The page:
As federal policy makers push for GHG regulation and transparent markets, the California experience shows what works and what doesn’t work.
California's Green Wall
A new law dampens coal-by-wire prospects.
to zero or purchase rights from others in California who have excess, or from entities in other states or countries (to the extent that programs can be developed with those other areas). There is a provision in the California GHG legislation that allows the governor to modify the GHG deadlines in California if he determines that meeting them would cause significant economic harm.
Although not official, the California Energy Commission (CEC) has prepared calculations of GHG emissions that occurred since 1990 (see Figure 1) .
Global Energy has taken the CEC’s historical GHG data for electricity production and added our forecast of such data through 2020 ( see Table 1 ). Note, in the first column we assume that imports are not assigned in GHG emissions. In the second column we assume that imports are assigned GHG emissions based on coal-fired generation.
This forecast does not have the electricity production in 2020 meeting its 1990 GHG gas-emission levels. As the table indicates, from the standpoint of GHG emissions goals from power supplies for California electricity load, it does not matter if imports are considered coal-based or free of GHG since imports will be about the same in 2020 as they were in 1990. If the electricity sector needs to meet, on its own, its 1990 GHG levels, it will need to reduce GHG by about 30 million tons per year from what it is otherwise assumed to emit in 2020. Not counting imports, nearly all of California GHG from power plants comes from gas-fired resources. To meet its goals on its own, the power industry in California would need either to convert all of its gas- fired generation to highly efficient gas-fired generation or replace more of the generation with renewable power, which might cause significant economic harm.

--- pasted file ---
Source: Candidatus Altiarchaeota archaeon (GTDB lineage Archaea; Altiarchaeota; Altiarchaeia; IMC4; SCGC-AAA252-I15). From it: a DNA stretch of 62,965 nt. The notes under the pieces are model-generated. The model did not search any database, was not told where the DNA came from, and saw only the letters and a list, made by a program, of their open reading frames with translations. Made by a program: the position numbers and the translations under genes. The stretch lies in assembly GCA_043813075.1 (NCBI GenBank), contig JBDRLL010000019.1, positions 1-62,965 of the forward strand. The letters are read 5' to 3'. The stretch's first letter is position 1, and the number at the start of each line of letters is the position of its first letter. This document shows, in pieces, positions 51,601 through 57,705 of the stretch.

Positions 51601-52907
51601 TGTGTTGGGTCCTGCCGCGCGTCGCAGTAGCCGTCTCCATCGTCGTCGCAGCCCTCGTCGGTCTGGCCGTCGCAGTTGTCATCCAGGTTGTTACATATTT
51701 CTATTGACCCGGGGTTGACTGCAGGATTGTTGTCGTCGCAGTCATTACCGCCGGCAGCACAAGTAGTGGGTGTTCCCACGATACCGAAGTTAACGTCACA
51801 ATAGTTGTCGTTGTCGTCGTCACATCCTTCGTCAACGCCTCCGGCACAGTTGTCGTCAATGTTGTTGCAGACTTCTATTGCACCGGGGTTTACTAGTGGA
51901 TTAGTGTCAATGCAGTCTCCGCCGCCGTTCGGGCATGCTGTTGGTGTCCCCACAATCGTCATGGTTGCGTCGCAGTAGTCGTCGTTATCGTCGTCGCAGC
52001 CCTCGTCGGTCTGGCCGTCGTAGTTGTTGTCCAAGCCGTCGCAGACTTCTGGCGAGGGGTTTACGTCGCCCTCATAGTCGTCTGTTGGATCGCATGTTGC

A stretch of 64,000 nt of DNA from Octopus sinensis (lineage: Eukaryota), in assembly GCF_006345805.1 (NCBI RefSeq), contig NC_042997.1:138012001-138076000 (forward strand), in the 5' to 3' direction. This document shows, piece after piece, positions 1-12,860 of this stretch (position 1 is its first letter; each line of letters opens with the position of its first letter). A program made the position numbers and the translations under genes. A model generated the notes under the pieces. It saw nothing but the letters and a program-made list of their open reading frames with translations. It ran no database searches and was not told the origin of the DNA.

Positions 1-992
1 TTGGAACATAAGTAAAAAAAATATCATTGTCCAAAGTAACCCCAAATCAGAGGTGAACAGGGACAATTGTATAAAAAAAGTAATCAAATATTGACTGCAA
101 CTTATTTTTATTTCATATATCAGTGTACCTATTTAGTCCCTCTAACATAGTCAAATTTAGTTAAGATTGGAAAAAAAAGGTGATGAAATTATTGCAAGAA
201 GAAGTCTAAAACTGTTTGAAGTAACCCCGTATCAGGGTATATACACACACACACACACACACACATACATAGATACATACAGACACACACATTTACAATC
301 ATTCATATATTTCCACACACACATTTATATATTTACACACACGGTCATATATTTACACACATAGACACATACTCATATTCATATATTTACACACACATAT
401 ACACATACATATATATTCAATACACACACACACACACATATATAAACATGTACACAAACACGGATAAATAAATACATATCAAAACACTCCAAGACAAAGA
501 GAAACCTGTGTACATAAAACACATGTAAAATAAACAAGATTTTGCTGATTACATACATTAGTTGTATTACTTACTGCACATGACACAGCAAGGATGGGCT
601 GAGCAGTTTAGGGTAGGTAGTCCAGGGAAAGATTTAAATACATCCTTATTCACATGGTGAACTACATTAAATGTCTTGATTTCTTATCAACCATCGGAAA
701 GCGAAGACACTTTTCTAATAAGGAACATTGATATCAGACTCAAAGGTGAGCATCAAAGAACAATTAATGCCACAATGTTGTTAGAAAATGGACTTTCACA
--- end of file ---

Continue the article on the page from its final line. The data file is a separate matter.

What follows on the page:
In addition to this GHG legislation, California legislators have passed a bill (S.B. 1368) that prohibits any load-serving entity in California from acquiring a new baseload resource (either through ownership or purchased-power adjustments) that emits more GHG than a combined-cycle, natural-gas-fired baseload generation. This legislation simply reinforces the policy goal in California to be proactive in attempting to reduce global warming.
Paying for Green
The search for alternatives is, of course, not limited to large investor-owned utility players, but has spread to smaller players, including cities and municipalities not under the control of the California Public Utilities Commission. A case in point involves the tiny Truckee Donner Public Utility District on the north shore of Lake Tahoe in the Sierra Nevada Mountains. City officials were about to sign a 50-year contract with Intermountain Power Agency (IPA) based in South Jordan, Utah, to supply the growing community with inexpensive coal-generated power.
A few years ago, the city officials would have been thrown out of office by the public had they paid a nickel more for power than absolutely was necessary. But in this case, they came under intense pressure from some vocal locals, and considerable arm-twisting from powerful politicians, to reject the least-cost supply source. Gov. Schwarzenegger, as well as California’s senior Sen. Dianne Feinstein,